World Joe Biden Once Called Court-Packing 'Bonehead Idea': 'Terrible, Terrible Mistake'
Hunter Biden Doesn't Remember If He Left Laptop With Repairman: 'I Truly Do Not Know'
"You'll realize that I wasn't keeping tabs on possessions very well for about a four-year period of time," the president's son said in a recent interview with CBS News.Last October—just weeks ahead of the 2020 presidential election—emails and images from a laptop allegedly belonging to Hunter Biden were reported on by The New York Post. John Paul MacIsaac, the owner of a laptop repair store in Delaware, said that an unidentified man—whom he believed was Hunter Biden—left the computer with him and never returned for it.
Democrats will introduce a bill on Thursday to increase the number of justices on thefrom 9 to 13 in a major attempt at reform of the nation's highest court.
House Judiciary Chairmanand Senator Ed Markey (D-MA) while two members of Nadler's committee, representatives Hank Johnson of Georgia and Mondaire Jones of New York, will be co-sponsors.
Hunter Biden's Memoir in Amazon's Top 15 Best-Sellers Upon Release
"Beautiful Things," a memoir written by President Joe Biden's second son, was released on Tuesday.Biden's memoir climbed quickly to the top of Amazon's best sellers list upon its release. It held the 15th spot on the site's overall literary ranking as of Tuesday morning. Beautiful Things also earned a position among Barnes and Noble's Top 100 best selling books and was ranked 32nd on the day of its debut.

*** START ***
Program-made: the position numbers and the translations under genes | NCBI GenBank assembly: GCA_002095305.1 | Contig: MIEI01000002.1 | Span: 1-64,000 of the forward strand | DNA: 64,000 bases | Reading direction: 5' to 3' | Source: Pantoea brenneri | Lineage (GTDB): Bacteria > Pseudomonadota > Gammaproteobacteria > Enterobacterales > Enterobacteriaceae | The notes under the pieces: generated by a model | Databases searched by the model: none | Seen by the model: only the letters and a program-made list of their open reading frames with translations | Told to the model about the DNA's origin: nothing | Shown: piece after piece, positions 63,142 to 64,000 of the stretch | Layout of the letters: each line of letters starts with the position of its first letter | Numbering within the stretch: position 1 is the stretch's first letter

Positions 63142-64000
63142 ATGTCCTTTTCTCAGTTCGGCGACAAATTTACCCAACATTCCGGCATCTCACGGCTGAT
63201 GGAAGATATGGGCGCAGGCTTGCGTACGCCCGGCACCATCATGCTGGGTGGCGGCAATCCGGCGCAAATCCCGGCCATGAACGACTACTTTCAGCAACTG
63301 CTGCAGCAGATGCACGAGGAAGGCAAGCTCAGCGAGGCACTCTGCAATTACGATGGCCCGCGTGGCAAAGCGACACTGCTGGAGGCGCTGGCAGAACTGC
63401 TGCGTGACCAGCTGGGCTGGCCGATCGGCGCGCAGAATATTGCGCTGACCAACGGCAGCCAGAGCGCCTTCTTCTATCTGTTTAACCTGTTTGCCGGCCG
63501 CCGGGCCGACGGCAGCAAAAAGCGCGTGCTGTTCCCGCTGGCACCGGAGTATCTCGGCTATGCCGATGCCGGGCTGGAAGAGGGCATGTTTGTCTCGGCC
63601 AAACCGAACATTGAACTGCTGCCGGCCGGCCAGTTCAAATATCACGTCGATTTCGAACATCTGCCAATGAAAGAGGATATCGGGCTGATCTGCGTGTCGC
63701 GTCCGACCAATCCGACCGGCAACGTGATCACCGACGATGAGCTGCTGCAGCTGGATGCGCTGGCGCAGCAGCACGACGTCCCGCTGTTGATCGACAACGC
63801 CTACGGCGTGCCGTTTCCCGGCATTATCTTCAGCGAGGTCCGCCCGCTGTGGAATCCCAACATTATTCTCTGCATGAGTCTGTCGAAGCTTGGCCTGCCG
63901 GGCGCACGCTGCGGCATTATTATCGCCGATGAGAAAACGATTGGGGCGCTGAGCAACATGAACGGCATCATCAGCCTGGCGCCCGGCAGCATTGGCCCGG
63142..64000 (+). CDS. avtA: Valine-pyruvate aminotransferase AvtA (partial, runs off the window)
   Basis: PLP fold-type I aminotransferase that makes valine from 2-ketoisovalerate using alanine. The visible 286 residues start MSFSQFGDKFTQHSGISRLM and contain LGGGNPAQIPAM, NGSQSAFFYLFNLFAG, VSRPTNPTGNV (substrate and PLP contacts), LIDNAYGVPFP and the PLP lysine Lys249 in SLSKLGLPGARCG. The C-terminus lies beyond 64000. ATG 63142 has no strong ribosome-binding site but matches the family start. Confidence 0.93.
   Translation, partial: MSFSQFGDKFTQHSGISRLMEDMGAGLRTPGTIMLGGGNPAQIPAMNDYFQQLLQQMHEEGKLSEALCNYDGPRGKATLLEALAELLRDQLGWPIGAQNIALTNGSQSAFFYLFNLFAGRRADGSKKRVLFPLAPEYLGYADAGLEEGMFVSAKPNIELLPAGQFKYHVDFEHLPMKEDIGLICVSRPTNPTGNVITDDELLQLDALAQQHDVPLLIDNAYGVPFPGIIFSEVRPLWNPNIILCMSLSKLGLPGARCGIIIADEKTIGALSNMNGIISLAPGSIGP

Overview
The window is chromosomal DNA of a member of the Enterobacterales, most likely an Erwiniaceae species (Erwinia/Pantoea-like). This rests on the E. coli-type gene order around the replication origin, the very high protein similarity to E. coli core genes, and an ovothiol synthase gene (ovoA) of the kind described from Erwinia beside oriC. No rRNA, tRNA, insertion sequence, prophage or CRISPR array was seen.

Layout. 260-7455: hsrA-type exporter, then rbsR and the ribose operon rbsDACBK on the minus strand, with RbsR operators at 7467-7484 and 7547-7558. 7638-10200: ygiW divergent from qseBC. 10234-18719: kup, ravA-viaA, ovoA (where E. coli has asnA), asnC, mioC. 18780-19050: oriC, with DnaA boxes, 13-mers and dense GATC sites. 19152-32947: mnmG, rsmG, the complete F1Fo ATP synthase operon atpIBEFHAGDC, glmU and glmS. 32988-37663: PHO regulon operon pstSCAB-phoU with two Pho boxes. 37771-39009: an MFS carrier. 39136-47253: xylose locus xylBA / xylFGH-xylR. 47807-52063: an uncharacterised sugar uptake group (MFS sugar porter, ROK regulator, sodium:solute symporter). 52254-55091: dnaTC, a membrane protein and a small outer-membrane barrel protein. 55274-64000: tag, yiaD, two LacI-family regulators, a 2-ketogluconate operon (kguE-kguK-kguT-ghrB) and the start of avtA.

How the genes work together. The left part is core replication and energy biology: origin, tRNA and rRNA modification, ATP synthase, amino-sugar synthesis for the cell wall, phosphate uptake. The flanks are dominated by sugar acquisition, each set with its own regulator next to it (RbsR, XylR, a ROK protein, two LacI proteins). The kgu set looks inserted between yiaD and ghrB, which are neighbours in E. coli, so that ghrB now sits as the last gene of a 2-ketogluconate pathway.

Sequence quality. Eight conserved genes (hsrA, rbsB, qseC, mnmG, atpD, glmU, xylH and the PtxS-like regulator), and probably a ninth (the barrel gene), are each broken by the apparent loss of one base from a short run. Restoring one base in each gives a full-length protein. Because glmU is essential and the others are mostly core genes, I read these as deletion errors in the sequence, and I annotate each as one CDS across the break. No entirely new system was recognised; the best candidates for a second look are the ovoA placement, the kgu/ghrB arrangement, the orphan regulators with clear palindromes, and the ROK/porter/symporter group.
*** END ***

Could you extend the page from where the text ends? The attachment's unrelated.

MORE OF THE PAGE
The move has once again put the spotlight on Presidentwho has previously expressed opposition to so-called "court-packing," but recently to examine potential reform of the court.
Biden has significant experience with Supreme Court nominations. He chaired theJudiciary Committee from 1987 to 1995. That committee oversees the confirmation hearings for the court's justices.
In that capacity, he oversaw six nominations, including two of the most controversial—Clarence Thomas, who, and Robert Bork, who was famously rejected.
Remarks Biden made while a senator in 1983 have recently resurfaced. He was ranking minority member of the Senate Judiciary Committee at the time and criticized then President Ronald Reagan's attempt to replace three members of U.S. Commission on Civil Rights, comparing it to President Franklin D. Roosevelt's abortive efforts to add justices to the Supreme Court.
Biden’s Supreme Court reform commission won’t fix anything
The president’s new commission has a lot of fans — in the Federalist Society.On Friday, President Joe Biden announced that he would sign an executive order creating a “Presidential Commission on the Supreme Court of the United States.” Griffith — who retired from the federal bench in 2020, allowing former President Trump to choose his successor — is one of several prominent conservatives on this commission, which the White House says Biden appointed to “provide an analysis of the principal arguments in the contemporary public debate for and against Supreme Court reform.